As always, our historical linchpin for economic downturns is the Great Depression. We all know of parents or grandparents who acquired a distinct frugality during the 1930s. But it’s not like consumerism took a holiday during the Great Depression. The 1930s was a formative period in the development of the advertising industry, when marketers started to focus on marketing directly to the vanity of individuals.
Beauty products are famously counter-cyclical – that is, as the economy goes down, sales of lipstick and foundation go up – as people spend money on cheaper forms of self-improvement and satisfaction. This held just as true for the 1930s as it has for the recessions that followed. Yet this focus on the individual during an economic downturn doesn’t quite fit our idea of the communal, co-operative and fundamentally anti-consumerist culture in the period.
And, of course, we have to remember that, whatever cultural changes did occur during the Depression, that period was followed by a long postwar boom. The golden age of advertising built on the foundations developed during the 1930s and 1940s – two decades of apparent selflessness.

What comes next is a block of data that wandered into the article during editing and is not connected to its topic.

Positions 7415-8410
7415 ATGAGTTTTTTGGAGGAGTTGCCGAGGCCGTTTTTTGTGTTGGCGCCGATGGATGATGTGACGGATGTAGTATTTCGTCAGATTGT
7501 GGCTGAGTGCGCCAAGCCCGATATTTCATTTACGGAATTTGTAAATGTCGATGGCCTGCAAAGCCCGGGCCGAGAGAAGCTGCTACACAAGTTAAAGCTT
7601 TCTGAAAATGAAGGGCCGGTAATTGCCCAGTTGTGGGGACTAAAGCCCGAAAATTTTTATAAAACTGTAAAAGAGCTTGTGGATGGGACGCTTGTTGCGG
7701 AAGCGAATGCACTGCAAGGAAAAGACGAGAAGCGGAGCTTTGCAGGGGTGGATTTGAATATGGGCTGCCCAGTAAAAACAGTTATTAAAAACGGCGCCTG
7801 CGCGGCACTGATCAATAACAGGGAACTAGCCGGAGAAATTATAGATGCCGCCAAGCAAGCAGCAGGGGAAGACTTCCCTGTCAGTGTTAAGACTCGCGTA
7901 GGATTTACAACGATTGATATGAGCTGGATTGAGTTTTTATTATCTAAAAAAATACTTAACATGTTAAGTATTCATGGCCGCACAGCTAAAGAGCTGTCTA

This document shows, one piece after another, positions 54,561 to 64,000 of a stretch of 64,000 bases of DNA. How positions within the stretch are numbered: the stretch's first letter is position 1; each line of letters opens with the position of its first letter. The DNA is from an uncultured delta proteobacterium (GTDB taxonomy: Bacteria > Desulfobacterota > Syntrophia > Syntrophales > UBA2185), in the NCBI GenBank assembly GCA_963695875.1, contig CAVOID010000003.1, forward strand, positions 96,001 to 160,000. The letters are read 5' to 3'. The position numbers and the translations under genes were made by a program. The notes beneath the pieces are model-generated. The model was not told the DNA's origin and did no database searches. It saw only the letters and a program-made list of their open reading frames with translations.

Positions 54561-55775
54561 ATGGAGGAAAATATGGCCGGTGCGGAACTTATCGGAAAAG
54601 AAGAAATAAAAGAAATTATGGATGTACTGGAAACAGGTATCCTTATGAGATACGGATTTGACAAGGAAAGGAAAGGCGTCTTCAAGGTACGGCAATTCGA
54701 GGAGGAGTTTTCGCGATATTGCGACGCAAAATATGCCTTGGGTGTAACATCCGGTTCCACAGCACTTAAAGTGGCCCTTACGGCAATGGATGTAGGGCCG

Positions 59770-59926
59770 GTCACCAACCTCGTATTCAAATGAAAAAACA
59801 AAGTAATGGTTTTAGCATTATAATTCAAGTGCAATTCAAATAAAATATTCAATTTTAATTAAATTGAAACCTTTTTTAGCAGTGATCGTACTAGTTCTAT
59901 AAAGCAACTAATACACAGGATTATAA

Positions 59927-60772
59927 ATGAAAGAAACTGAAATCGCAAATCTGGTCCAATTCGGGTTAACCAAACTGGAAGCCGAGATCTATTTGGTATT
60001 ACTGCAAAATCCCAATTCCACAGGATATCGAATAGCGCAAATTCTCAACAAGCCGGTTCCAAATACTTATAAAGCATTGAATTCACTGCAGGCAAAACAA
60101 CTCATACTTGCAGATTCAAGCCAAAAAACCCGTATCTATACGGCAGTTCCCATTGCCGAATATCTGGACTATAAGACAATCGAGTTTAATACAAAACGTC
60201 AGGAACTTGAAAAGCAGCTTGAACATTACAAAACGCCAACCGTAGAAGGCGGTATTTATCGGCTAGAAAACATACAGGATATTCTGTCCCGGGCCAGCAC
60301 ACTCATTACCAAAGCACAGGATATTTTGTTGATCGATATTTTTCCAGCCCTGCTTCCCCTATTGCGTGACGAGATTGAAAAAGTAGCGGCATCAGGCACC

Economic downturns always end. Broad shifts in culture aren’t just brought about from an economic crisis. They take time. Maybe there are big changes afoot in society. But the activists and trend-spotters who treat the financial crisis as the harbinger of a global anti-consumer sustainability revolution are reading just a little too much into a few anecdotes about sewing and vegie patches.
Anyway, a green economy will require a little more than “reduce, reuse and recycle” – going green takes greenbacks. Energy produced by wind power costs much more than energy produced by brown coal; the cheapest electric car is far more expensive than the cheapest gas-guzzler. Whatever consumer preferences are shifting towards green products is only possible because of our historically unprecedented wealth. We’ll all need to buy our way into a cleaner future – energy-saving devices don’t buy themselves. The same is true for almost all other social and ethical causes. Concerned about global poverty? Producers in the Third World would appreciate our continued demand for their goods.
If before the crisis hit you were a reckless spender and debt-accumulator, then I’m glad a recession could come along to shock you out of your idiotic ways. And if you refused to share your clothes with your friends, but now that your investments have tanked you’ve been able to find just that little bit of residual neighbourliness deep within you, then that’s marvellous.
Nevertheless, for the vast majority of Australians, life will continue as before, largely unaffected by the economic downturn. The global financial crisis is a big deal. But it’s not that big a deal.